Ever since the beginning of the iTunes era, digital downloading has reigned over total revenue inflow for the US music industry. Although the industry as a whole suffered an overall decline two years ago, it picked itself up again in 2015 thanks to the massive impact of streaming. Streaming surpassed digital downloads as the industry’s largest source of income last year – for the first time ever I might add – and according to RIAA CEO Cary Sherman, its influence is only getting bigger and bigger:
“In 2015, digital music subscription services reached new all-time highs, generating more than $1 billion in revenues for the first time, and averaging nearly 11 million paid subscriptions for the year. Heading into 2016, the number of subscriptions swelled even higher — more than 13 million by the end of December — holding great promise for this year.”
While this may seem like a time to rejoice for RIAA bigwigs, the industry has yet to fully capitalize on ad-supported streaming. In other words, free-to-stream sites, such as YouTube and Spotify, fail to completely match their revenue with the incredible growth of streaming’s consumers. “The consumption of music is skyrocketing but revenues for creators have not kept pace,” Sherman explained in his memo. “In 2015, fans listened to hundreds of billions of audio and video music streams through on-demand ad-supported digital services like YouTube, but revenues from such services have been meager — far less than other kinds of music services.”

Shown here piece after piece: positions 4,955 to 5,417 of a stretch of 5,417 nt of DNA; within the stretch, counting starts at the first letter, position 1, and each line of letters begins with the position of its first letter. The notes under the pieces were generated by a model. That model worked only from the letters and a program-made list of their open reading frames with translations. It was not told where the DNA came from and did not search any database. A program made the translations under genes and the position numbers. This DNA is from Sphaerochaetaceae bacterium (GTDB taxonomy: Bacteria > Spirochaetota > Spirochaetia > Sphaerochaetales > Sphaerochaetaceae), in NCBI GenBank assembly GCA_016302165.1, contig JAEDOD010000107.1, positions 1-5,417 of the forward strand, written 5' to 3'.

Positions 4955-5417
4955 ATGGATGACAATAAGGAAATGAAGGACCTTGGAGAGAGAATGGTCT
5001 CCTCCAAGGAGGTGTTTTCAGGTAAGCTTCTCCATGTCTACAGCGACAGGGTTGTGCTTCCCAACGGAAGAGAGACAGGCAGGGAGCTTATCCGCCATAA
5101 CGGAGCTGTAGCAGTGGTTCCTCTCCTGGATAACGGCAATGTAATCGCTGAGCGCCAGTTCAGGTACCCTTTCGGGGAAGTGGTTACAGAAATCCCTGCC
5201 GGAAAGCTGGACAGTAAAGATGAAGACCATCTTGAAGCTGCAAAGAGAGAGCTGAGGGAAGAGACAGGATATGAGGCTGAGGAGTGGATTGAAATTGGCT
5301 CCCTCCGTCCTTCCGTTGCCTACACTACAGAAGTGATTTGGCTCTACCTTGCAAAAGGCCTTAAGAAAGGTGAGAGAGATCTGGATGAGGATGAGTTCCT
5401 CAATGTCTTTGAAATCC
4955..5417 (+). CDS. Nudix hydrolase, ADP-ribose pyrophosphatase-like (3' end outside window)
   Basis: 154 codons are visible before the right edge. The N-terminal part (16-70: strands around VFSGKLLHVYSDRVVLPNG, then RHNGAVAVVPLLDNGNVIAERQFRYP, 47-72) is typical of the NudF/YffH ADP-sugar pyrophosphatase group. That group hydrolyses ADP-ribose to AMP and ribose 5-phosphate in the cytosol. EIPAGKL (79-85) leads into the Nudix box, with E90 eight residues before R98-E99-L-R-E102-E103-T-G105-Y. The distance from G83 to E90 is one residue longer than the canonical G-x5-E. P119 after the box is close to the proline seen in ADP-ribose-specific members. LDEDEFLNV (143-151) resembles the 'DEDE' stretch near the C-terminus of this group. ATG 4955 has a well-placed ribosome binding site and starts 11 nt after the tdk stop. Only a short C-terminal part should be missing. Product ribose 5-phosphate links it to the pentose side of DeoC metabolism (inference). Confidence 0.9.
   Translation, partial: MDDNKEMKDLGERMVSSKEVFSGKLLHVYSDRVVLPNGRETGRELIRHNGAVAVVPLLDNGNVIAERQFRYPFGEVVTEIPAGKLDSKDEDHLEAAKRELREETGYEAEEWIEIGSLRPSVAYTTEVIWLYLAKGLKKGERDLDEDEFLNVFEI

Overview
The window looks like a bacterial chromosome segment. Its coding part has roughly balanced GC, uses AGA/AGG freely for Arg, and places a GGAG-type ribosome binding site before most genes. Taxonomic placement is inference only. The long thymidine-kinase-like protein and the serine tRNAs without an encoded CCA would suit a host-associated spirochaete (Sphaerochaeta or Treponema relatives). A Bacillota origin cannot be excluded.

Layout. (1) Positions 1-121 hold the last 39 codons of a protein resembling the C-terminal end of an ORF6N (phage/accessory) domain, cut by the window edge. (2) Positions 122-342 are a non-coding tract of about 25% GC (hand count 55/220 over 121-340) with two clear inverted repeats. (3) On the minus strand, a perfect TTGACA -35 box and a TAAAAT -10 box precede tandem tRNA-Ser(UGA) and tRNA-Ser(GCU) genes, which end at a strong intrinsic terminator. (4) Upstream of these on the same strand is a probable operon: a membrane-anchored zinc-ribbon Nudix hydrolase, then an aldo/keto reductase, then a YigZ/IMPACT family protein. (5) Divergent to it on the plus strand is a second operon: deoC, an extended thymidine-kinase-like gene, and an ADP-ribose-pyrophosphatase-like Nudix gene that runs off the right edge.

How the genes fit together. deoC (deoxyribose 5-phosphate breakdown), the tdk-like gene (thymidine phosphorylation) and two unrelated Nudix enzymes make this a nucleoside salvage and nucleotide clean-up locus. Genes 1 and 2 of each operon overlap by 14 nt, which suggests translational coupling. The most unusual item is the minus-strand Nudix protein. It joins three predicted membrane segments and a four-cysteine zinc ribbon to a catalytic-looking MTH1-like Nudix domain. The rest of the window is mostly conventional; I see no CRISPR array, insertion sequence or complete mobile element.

Paid subscriptions are the true money-makers for the music industry, so it’s not at all surprising that the RIAA is disappointed in YouTube’s profit margins. Nonetheless, streaming’s steady takeover of the music industry spotlight is now officially at the helm, and the RIAA should be content with the industry’s return from red to green.